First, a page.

talk a bit about that?
Stygian: The self-titled EP is thematically focused on the powerful elements of
nature present in my home, the Pacific Northwest. The first track
“Misty Coastal Redwoods” is about exactly that. It has an airy and
ethereal presence that reflects the often misty/foggy setting in the
wilderness of northern California. It also has set of chords that are
simultaneously upbeat and happy while having an undertone of deep
sorrow. That’s kind of how I feel when I am in big forests, because
people love and are in awe of nature, but also turn their backs on it
(and destroy it) so many times in favor of profit and production and
“The Sleeping Giant – Tahoma” uses the Native American name for Mt.
Rainier, and the sleeping giant referring to its ambiguous status as an
active volcano. I love the creepy and frightening dissonant ambient
works Aphex Twin created, and the busy and complicated tracks that
acts like Plaid are reliably churning out, I kind of put the two together
and it created a really cool atmosphere for this track. I default so much
into harmony and melody and pleasing sounds that it was really fun to
restrict that for myself creatively.
“Orick” is named after a ghost town that I went through on a road trip,
and has a sombre feel to it.
“The Ancient Hall of Mosses” is inspired by the Hoh rainforest on the
Washington state peninsula. I watched a documentary about it kind of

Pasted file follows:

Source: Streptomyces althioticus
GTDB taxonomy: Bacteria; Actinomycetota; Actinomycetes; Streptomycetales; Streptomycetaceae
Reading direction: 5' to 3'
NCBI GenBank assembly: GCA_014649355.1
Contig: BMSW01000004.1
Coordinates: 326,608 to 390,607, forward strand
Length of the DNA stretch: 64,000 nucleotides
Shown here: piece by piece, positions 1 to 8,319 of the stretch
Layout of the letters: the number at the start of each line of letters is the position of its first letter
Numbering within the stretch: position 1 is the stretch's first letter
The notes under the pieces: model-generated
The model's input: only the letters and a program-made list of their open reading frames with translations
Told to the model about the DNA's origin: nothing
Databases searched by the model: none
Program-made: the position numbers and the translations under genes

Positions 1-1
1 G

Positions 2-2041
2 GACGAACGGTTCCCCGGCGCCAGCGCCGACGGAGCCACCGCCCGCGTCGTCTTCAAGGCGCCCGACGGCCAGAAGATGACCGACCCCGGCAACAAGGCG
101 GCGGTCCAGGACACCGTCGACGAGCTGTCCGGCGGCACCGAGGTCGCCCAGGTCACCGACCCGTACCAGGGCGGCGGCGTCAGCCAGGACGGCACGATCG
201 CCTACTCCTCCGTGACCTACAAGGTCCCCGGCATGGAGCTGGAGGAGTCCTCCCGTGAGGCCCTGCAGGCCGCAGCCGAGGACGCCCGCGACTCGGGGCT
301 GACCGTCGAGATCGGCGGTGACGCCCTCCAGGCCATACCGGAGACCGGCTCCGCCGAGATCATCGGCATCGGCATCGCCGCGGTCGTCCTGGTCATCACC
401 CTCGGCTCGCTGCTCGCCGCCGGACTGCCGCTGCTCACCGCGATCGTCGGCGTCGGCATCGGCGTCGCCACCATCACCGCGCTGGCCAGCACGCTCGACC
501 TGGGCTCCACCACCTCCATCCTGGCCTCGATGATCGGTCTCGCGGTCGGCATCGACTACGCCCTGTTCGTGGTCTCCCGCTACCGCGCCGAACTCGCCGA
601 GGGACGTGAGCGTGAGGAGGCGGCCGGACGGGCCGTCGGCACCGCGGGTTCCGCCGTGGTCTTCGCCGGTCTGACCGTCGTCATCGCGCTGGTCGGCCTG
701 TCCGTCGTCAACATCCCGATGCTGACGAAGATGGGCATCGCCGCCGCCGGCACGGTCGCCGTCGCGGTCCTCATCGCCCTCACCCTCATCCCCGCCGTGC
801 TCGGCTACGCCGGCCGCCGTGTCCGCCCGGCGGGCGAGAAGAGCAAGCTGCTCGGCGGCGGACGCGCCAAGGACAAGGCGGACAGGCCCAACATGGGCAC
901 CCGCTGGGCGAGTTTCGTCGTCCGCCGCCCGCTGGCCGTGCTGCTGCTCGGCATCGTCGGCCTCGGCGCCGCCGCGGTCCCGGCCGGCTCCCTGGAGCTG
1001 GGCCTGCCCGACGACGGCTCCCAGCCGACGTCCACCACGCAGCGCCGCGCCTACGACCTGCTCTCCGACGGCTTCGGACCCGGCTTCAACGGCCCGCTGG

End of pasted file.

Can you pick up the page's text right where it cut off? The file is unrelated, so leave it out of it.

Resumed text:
simultaneously along with composing it. I also used a field recording
“The Boreal Chorus Recurring” was a fun one to create, because I
busted out my old Korg MS-20 analog synth and I think spent more
time fiddling with programming the ideal synth patch, than I did
actually composing the song. But that synth is legendary and has a
thick, monolithic tone. I felt like it paired really well with a field
recording of boreal chorus frogs in Yellowstone that I found on the NPS
Forest Summoner: What does Stygian mean to you?
Stygian: The name is really not related to the music at all, but I sort of pretend
like I don’t know the definition of the word (since it means very dark, or relating to the river Styx). I guess technically the definition of the word is in line with the music, but when I was looking for a way to name the project the name popped in my head and I knew that it fit. The project itself has been good for me because instead of hunching over a guitar doing 78 takes to get a solo correct, or stressing about writing the perfect bridge, or song lyric – I can sort of meditate and relax while I mess around with my keyboards and whatever sounds the best, I can keep. It’s a lot less stressful.
Lauge and Baba Gohm https://laugebabagnohm.bandcamp.com/
The Flashbulb https://theflashbulb.bandcamp.com/album/opus-at-the-end-
Nils Frahm https://nilsfrahm.bandcamp.com/album/solo
Also check out the track “Emerald and Stone” on the album “Small Craft on a
Milk Sea” by John Hopkins and Brian Eno. It’s tremendous.
Also Selected Ambient Works II by Aphex Twin